RASC-AL team

Our Texas ASE/EM students are taking the solar system by the horns.

Advised by aerospace engineering and engineering assistant professor Brandon Jones, aerospace engineering students in Texas RASC-AL qualified as semi-finalists in NASA’s Revolutionary Aerospace Systems Concepts Academic Linkage (RASC-AL) competition where student teams from universities across the country submitted proposals for in-space transportation concepts. Teams were asked to design solutions to one of four problem-solving themes: creating artificial gravity in deep space transport, analyzing propellant resupply capability, planning architecture for lunar sample returns, or designing a reusable hybrid propulsion stage, the subject of Texas RASC-AL’s design.

Students in Texas RASC-AL recognized that the biggest hurdle in a manned mission to Mars isn’t just getting to the Red Planet but returning to Earth. Guided by industry advisors UT aerospace engineering alumnus Travis Imken of NASA-JPL and president of Austin business ECA Design Christopher Aldridge, the team created a design that incorporates solar electric propulsion with traditional chemical propulsion methods to increase efficiency traveling through space and to Mars.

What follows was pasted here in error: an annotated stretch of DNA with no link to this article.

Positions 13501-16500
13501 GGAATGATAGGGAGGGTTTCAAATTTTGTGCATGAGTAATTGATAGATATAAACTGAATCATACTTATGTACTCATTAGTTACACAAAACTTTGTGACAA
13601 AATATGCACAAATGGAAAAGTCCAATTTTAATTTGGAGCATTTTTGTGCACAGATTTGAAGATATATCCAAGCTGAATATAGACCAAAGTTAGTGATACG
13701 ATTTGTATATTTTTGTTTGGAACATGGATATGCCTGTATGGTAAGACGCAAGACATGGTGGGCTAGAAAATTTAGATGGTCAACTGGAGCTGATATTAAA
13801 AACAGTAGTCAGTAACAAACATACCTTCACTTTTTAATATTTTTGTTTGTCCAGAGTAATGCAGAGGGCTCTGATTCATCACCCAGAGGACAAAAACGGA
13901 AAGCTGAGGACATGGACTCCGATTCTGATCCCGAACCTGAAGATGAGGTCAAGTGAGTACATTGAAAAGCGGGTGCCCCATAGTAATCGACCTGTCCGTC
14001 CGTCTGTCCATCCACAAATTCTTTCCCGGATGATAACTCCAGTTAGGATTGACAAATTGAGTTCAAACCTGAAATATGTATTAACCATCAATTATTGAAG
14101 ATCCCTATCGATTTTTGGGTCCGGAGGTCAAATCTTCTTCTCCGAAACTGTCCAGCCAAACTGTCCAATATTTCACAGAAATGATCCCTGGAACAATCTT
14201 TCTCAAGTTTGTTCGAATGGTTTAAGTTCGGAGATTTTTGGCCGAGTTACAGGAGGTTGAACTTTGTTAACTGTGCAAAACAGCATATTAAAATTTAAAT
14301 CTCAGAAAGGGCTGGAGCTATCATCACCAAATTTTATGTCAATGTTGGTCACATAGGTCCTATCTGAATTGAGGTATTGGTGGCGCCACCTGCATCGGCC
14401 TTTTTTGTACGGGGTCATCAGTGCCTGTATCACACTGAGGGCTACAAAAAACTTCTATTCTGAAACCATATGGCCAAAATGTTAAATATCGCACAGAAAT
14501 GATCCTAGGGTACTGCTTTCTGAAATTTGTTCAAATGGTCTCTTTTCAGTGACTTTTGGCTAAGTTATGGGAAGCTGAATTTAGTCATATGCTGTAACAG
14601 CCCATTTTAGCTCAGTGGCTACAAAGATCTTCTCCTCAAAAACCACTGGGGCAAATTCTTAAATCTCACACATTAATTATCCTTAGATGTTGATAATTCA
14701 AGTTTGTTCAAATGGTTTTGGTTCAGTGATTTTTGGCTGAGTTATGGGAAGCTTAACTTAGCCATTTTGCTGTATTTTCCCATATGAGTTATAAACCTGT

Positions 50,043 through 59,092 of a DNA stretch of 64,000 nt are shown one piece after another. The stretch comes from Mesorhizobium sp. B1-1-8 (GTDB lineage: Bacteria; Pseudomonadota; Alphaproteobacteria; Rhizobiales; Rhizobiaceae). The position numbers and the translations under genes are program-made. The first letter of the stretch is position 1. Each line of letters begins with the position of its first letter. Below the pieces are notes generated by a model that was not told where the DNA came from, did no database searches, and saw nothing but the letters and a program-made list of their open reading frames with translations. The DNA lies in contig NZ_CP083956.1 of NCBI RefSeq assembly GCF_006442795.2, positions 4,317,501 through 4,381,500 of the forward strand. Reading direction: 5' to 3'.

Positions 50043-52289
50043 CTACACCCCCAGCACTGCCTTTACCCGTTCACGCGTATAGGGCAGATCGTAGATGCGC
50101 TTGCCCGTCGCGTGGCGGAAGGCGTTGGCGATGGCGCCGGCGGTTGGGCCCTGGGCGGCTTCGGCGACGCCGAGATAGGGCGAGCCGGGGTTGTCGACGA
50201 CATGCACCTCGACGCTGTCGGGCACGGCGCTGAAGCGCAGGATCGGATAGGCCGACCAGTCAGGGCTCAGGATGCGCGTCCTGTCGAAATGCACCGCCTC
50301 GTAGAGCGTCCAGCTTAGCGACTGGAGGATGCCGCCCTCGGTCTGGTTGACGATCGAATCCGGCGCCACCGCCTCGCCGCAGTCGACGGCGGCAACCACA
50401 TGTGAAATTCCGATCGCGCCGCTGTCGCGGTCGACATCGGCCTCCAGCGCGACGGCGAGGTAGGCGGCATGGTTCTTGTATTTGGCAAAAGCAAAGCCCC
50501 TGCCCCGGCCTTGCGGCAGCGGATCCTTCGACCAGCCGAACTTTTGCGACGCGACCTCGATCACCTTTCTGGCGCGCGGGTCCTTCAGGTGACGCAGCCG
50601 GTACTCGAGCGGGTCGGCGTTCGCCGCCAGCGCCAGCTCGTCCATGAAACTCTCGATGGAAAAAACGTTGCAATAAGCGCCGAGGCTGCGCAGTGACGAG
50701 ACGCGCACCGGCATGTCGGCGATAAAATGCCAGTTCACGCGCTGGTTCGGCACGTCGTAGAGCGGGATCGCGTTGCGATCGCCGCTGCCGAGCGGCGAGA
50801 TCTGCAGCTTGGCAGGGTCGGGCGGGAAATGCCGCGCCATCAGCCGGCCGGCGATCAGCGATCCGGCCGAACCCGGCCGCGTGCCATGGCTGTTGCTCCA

The electric propulsion method carries the Hybrid Astronomical Orbiter (HAO) through space while the chemical system is used only within Martian and terrestrial spheres of influence. Their final product details an innovative taxi system meant to deliver payloads from Earth to Mars and vice-versa. Students also maximized cost effectiveness by designing their HAO with the ability to be refueled in parking orbit around the moon, saving billions of dollars.  

Texas RASC-AL must now submit a mid-point project review before going into the final phase of the competition. If they are selected as finalists, team members will need to construct a 15-page technical paper and present their work to judges at the Kennedy Space Center in Florida. From there, two winning teams will be selected to receive a travel grant to present their designs at a technical conference such as AIAA Space.

Students would like to see their design come to life in manned missions to Mars between the years 2030-2046 and springboard human exploration through the entire solar system.